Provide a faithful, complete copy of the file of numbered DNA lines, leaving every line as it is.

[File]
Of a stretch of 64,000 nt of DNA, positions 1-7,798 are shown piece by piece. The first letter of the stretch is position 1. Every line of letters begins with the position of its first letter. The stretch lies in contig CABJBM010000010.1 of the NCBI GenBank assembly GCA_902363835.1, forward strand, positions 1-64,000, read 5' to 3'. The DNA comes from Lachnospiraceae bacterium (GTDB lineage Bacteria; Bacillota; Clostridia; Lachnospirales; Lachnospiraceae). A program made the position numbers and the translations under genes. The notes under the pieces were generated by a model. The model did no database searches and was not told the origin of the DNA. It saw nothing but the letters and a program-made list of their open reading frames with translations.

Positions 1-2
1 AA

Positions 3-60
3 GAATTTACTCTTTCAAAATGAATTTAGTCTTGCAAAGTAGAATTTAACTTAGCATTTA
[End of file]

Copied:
Of a stretch of 64,000 nt of DNA, positions 1-7,798 are shown piece by piece. The first letter of the stretch is position 1. Every line of letters begins with the position of its first letter. The stretch lies in contig CABJBM010000010.1 of the NCBI GenBank assembly GCA_902363835.1, forward strand, positions 1-64,000, read 5' to 3'. The DNA comes from Lachnospiraceae bacterium (GTDB lineage Bacteria; Bacillota; Clostridia; Lachnospirales; Lachnospiraceae). A program made the position numbers and the translations under genes. The notes under the pieces were generated by a model. The model did no database searches and was not told the origin of the DNA. It saw nothing but the letters and a program-made list of their open reading frames with translations.

Positions 1-2
1 AA

Positions 3-60
3 GAATTTACTCTTTCAAAATGAATTTAGTCTTGCAAAGTAGAATTTAACTTAGCATTTA